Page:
I would also point out that while you may cope magnificently with parenthood, you might not. I completely and utterly didn't with my first, and our first few months were spent doing whatever it took to get through, and making anything more than minimum debt repayment would have been 100% beyond me. I needed daily little pick me ups - cafe trip, magazine, book, nice health food, whatever - just to keep me going for the endless hours of figuring out looking after a baby, and I have no doubt that ramping up my debt stress at that stage (by trying to make overpayments) would have pushed me over the edge into PND.

    We are also looking at a long term debt repayment plan (we will add to our debt significantly next year with an extension), so will be looking at 10 years plus of this performance, so I don't say any of the above lightly, and I know exactly how awful a huge debt figure feels. My current solution is to look at short term goals (getting below the next hundred barrier, or making 30 in overpayments in a month, or having a new thing to save for, or whatever) and just completely forget about the bigger picture beyond the occasional check in to make sure things are on track. But it might be that my motivator changes at some stage - I seem to come up with new schemes on pretty much a weekly basis in order to trick myself into keeping going, one way or another, and I think that's ok, as long as it keeps going.

    Having read that back, it is possibly the least positive and encouraging DFD post ever written, and I'm sorry, I know it sucks, I've been (still am) in your shoes.
    Last edited by Treadingonplaymobil; 08-04-2018 at 7:41 PM.
    67,031.92 is a frightening number indeed... The debt free diary of one family and their enormous debt
    LBM debt on 12th Feb 2017: 38,608 unsecured debt/20,000 parental loan/173,282 mortgage = 231,890
    debt on 1st Sept 2018: 12,221.27 unsecured debt/19,940 parental loan/191,003.72 mortgage = 223,165
    • enthusiasticsaver
    • By enthusiasticsaver 8th Apr 18, 10:51 PM
    • 7,079 Posts
    • 15,328 Thanks
    enthusiasticsaver
    Thank you both for your thoughts.

    I've been pondering away all day and think perhaps we're trying to do everything at once and it's too much. Maybe we just need to focus on changing one or two things at a time? I thought maybe some long term planning might help and keeping track of key milestones:

    Months 0-3 (Apr-Jun)
    - Do not add to debt
    - Pay only minimum towards all debts
    - Track spending to work out where we're over spending/not allocating enough and adjust budget
    - Track OH income as it should go up a decent amount
    - Save 300pm for maternity leave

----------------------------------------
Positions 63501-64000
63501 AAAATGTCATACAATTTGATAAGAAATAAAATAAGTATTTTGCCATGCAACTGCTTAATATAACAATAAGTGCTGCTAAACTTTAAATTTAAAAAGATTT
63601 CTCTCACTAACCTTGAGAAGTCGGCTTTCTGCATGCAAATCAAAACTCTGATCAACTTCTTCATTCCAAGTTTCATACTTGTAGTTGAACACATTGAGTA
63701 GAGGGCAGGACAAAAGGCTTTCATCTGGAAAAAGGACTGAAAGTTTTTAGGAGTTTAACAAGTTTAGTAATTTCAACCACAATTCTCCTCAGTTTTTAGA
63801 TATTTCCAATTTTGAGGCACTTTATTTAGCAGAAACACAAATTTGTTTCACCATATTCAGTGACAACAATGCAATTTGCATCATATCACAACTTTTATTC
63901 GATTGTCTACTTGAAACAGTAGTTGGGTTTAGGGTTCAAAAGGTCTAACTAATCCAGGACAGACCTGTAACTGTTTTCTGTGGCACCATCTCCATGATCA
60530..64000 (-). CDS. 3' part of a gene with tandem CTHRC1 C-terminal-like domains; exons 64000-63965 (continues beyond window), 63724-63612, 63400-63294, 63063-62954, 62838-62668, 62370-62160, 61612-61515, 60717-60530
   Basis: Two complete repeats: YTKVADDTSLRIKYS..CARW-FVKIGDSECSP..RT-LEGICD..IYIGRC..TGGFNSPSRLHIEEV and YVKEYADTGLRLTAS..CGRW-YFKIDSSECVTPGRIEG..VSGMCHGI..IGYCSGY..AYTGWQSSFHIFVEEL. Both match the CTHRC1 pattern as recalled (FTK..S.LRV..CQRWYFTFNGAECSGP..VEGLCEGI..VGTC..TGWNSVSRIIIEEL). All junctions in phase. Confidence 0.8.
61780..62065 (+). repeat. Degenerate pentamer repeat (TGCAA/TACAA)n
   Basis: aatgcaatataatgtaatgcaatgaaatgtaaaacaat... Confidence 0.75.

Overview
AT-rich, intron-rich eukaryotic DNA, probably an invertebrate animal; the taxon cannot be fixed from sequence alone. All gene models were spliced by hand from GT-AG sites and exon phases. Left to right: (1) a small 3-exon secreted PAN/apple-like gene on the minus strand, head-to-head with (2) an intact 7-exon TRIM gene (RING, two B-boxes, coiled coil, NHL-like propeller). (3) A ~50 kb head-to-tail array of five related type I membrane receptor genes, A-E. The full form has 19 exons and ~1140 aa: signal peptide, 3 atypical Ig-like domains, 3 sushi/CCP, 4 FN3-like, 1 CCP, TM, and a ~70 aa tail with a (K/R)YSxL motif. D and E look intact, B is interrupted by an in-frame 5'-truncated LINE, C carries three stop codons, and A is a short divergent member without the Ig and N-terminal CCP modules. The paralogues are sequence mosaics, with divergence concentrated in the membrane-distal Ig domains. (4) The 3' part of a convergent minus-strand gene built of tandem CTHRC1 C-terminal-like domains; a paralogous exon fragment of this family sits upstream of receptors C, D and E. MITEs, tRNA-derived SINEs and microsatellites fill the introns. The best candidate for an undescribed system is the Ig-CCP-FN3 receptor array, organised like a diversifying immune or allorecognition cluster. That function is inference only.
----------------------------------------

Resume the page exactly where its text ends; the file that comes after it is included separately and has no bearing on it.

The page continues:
Months 4-9 (Jul-Jan)
    - Maternity leave starts
    - Try to stick within budget/pots
    - Try to make overpayments towards debts (work out which to tackle first)
    - Continue saving 300pm for maternity leave

    Months 10-15 (Feb-Jul)
    - Full time maternity pay ends (manage on savings/SMP)
    - Work out plan for going back to work/childcare
    - Saving ends, add more to the emergency fund pot

    Months 16-21 (Aug-Jan)
    - Back to work
    - New budget needed
    - Mum paid off saving 100pm

    Months 22 onwards (Feb 2020 onwards)
    - Both loans paid off freeing up 725pm (403 Jan/322 May)
    - FIL paid off saving 100pm

    After doing some quick sums, paying the minimum on the credit cards only would take us nearly 8 years to pay them off!! So obviously we need to start overpaying as soon as possible but I think what's most important first is to stop adding to the debt and work out how to live within our means. Would everyone agree?
    Originally posted by Goingroundincircles
    Yes, I would agree that this is a way of moving forward. Paying the minimums, not adding to the debt and living within budget are all good first steps. If possible though I would set the payment just a few pounds over the minimums especially if you are paying interest and don't decrease as the balance goes down.
    Debt free and mortgage free and early retiree. Living the dream

    I'm a Board Guide on the Debt-Free Wannabe, Mortgages and Endowments, Banking and Budgeting boards. I volunteer to help get your forum questions answered and keep the forum running smoothly. Any views are mine and not the official line of moneysavingexpert.com. Pease remember, board guides don't read every post. If you spot an illegal or inappropriate post then please report it to forumteam@moneysavingexpert.com
    • lessonlearned
    • By lessonlearned 8th Apr 18, 11:29 PM
    • 10,493 Posts
    • 66,403 Thanks
    lessonlearned
    Hi I have been reading your story and you are doing well. Actually I too would suggest making just a little more than the minimum repayments, I think it improves your credit score so that in time you might be able to refinance at better interest rates.

    If you only pay the minimum then it looks as if you are struggling to keep up so you are less likely to get offered the better deals.

    And please do not put too much pressure on yourself when the baby comes. As others have said a first baby can be quite a culture shock and you never know how things will pan out, I had a poorly baby and also PND and it made sticking to a tight budget extremely difficult. You might need room to manoeuvre.

    Try not to think too much about the long haul, just break it down into interim goals.

    When my kids were small and we were struggling my husband got a bit disheartened, he was 34 and we were in debt and getting nowhere. We drew up a budget and set ourselves a target of being debt free by the time he was 40. We actually made it by the time he was 37. We found it hard going at first but after a while it just became easier and we were able to forge ahead.